(Technically in the "Pays de la Loire" region, not Brittany, but it's close to Morbihan & was historically part of Brittany.) Home to what many think is the best salt in the world, Guérande is famous especially for its "fleur de sel". All of its salt is painstakingly hand-harvested in mudflat ponds (which are also maintained by hand) that date back thousands of years old.
Terre de Sel - cool museum/shop where you can learn how the salt is made (their video was very informative), and if you reserve in advance you can take tours (including ones that are designed for small children, Adam loved the "salt fairy")
Crêperie Fleur de Sel - nice crepe place south of the salt fields in Batz-sur-Mer
Standing Stones/Prehistoric Sites
Brittany (especially the Morbihan) has a number of Stonehenge-esque standing stones (called "menhirs" in Breton) and other prehistoric sites (like "tumulus" or grave mound).
Alignements de Carnac - the most famous site, with a nice museum but which controls access to the stones themselves with overly-long tours (except in winter)...if we had it to do over again, we'd probably just visit the museum and then head to nearby Kerzerho (below). Nearby Tumulus Saint-Michel is a nice walk/view but not much to see.
Chez Auguste Créperie - nice, not-too-expensive crepe place nearby, friendly service, good with kids
?Côté Cuisine - haute cusine place nearby
?Restaurant La Cote Carnac - another somewhat fancy place nearby, rec'd Lonely Planet
?Alrégal - in nearby Auray, this organic counter-service spot gets great Google reviews, could be nice for a short/quick lunch?
Alignements de Kerzérho - our favorite spot...there's a small parking lot and then you can explore a number of standing stones; also check out the nearby Menhirs Guérisseurs
The local capital of Morbihan has a nice, medieval center
A resort town on a peninsula south of Carnac
?? Ty Rétro - creperie that looks good, great reviews on Google/TA (at one point was the best-reviewed creperie in all of France on TripAdvisor!), uses organic flour
? Le Poulpiquet - another nice creperie?
La Maison d'Armorine / Les Niniches - old school candy store, caramels rec'd by NYT
Maison Le Roux Chocolatier & Caramélier - fancy chocolates & caramels, rec'd David Lebovitz and NYT
...we didn't visit the islands but there are some places like Belle-Île-en-Mer that you can get to via ferry that are supposed to be nice.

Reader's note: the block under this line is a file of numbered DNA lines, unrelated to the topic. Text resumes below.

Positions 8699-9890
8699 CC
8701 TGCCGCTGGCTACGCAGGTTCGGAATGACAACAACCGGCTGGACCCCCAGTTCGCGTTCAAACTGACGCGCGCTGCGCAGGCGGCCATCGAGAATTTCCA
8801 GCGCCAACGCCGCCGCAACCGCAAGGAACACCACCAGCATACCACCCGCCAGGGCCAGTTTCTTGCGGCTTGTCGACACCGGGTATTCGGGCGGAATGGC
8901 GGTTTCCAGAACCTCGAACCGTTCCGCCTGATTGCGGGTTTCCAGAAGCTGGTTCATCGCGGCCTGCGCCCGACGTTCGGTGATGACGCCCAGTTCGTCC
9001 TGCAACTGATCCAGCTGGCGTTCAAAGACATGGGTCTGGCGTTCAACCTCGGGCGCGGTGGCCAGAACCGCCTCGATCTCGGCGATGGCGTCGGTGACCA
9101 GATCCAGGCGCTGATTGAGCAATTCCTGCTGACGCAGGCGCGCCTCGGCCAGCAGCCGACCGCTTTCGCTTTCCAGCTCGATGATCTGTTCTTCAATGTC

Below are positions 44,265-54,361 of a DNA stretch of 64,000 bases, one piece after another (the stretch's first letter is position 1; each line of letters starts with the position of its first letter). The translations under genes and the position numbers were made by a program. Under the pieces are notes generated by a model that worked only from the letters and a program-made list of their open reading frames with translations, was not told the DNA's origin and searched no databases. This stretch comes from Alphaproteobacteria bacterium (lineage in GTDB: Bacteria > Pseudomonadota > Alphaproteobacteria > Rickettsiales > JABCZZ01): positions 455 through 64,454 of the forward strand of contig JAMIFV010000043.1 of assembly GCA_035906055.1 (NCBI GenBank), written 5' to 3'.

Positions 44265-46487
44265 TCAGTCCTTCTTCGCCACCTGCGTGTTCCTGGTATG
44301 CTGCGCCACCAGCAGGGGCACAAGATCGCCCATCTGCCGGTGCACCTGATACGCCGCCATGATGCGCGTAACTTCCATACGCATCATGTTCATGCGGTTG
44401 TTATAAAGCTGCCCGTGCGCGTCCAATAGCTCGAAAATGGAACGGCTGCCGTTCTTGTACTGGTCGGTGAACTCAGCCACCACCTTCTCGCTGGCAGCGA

Elsewhere in Morbihan
Lorient: Le Poulpe Lorient - looks like a really nice restaurant, fresh/market-driven
North Central Brittany (Côtes d'Armor)
We didn't travel much here, but here are some things on our list:
Very close to Saint Malo / Cancale area, this cut medieval town is on everyone's list of favorite places to visit.
Côte de Granit Rose
This "pink granite coast" is known for being very pretty, especially the area near Ploumanac'h (north of Lannion).
Capital of Côtes d'Armor and one of the larger towns on the northern coast.
?Crêperie des Promenades - looks nice, mostly organic ingredients
?La Passerelle - a bit outside of town, looks nice, a bit fancy?
?Esprit de Famille - super-kid friendly lunch spot
?BRUT le restaurant - looks nice, a bit fancy?
?Le Koadenn - hole-in-the-wall creperie/steak place, looks cute
Western Brittany (Finistere)
Town on the southern side of Finistere (and the department capital), known for being the birthplace of kouign amann, with a medieval core.
Pains & Kouign Guéguen - known for somewhat innovative breads & kouign amann
Town not far from Quimper on the coast, known for great baked goods and historically a sardine canning center.
Boulangerie Des Plomarc'h - looks nice! Baker Lucas Thierry is known for making some really good stuff, on many people's list of "best kouign amann"
Between Brest and Quimper, a large, beautiful park. Pointe de Pen-Hir on the tip of the westernmost peninsula is known for its views.